Professor Takes on Lead Role with MLA

Jolene Hubbs

Dr. Jolene Hubbs was elected to the Modern Language Association’s executive committee of the Discussion Group on Southern Literature.

From the February 2014 Desktop News | Dr. Jolene Hubbs, assistant professor in the Department of American Studies, was elected to the Modern Language Association’s executive committee of the Discussion Group on Southern Literature. As an executive committee member, Hubbs will help ensure the association stays abreast of current trends in research done by Southern literary scholars.

The Modern Language Association is the chief professional organization for scholars of language and literature with nearly 30,000 members in more than 100 countries. Discussion groups promote scholarly and professional activities, arrange sessions at the MLA Annual Convention, advise MLA committees on research and pedagogical needs, and propose projects that the association might wish to undertake regarding their areas of expertise.

“Part of the Southern literature discussion group’s role is to ensure that the MLA’s conventions and other programming represent the kinds of work that Southern literary scholars are doing right now, from emergent trends to longstanding areas of interest,” Hubbs said. “I’m excited to be a part of this effort.”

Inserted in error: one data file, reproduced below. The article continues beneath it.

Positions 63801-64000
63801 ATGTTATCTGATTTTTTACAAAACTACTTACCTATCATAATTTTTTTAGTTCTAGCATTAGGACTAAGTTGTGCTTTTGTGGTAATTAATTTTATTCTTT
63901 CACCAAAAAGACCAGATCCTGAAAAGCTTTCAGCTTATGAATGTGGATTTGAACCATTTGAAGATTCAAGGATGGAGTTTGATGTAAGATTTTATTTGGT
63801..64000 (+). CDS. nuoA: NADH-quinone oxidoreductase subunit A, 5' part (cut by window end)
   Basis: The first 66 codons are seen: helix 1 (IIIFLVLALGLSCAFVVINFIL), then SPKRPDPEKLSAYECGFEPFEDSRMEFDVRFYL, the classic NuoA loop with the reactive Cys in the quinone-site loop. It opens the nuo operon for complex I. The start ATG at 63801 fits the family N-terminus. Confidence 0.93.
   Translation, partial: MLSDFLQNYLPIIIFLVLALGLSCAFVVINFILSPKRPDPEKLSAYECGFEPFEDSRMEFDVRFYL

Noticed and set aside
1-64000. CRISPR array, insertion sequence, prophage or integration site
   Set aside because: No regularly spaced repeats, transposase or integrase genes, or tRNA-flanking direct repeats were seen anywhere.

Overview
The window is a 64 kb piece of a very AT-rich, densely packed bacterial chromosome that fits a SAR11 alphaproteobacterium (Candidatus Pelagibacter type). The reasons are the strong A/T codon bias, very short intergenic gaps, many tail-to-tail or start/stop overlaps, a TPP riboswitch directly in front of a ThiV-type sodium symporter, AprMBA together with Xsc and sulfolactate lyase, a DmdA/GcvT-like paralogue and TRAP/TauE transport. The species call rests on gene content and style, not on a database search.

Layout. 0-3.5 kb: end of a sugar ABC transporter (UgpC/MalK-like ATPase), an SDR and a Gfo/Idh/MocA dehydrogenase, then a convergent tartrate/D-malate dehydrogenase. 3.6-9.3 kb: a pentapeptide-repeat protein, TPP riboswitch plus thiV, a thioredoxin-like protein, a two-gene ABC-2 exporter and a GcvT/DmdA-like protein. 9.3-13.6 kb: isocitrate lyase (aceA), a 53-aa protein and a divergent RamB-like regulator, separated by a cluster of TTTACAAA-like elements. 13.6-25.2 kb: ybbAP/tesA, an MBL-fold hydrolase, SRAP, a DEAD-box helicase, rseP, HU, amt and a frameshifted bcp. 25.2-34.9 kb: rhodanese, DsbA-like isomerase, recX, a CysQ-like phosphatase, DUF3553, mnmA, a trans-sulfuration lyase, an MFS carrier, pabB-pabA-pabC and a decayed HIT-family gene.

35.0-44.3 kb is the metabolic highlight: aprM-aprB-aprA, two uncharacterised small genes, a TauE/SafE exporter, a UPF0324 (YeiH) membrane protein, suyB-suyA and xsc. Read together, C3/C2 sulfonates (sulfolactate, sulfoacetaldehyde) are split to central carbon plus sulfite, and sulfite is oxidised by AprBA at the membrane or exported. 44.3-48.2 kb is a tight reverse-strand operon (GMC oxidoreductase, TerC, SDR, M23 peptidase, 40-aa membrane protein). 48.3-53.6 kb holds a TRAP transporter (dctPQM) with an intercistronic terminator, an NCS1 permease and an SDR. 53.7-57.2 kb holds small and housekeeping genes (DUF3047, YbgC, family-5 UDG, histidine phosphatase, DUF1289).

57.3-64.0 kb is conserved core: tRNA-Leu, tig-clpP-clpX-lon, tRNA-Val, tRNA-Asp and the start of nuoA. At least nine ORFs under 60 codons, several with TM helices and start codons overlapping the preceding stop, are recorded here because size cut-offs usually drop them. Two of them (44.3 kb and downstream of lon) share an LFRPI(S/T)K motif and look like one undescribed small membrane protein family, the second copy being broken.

Hubbs was one of two candidates nominated for the position in March 2013. After elections were held, she was announced the winner in December.  She began her five-year term last month.

Hubbs received her bachelor’s from Scripps College, graduating summa cum laude with degrees in English and Italian, and her doctorate from Stanford University. At UA, she teaches classes on Southern literature and culture and 20th-century U.S. fiction.

Her articles on William Faulkner, Charles Chesnutt and Flannery O’Connor have appeared in journals including American Literary Realism and Mississippi Quarterly. In 2013, she was awarded UA’s Clarence Mondale Fellowship in American Studies and the College of Arts and Sciences’ Distinguished Teaching with Technology Fellowship. Her research focuses on writers of the South, literary representations of race and social class, and modernism and modernity.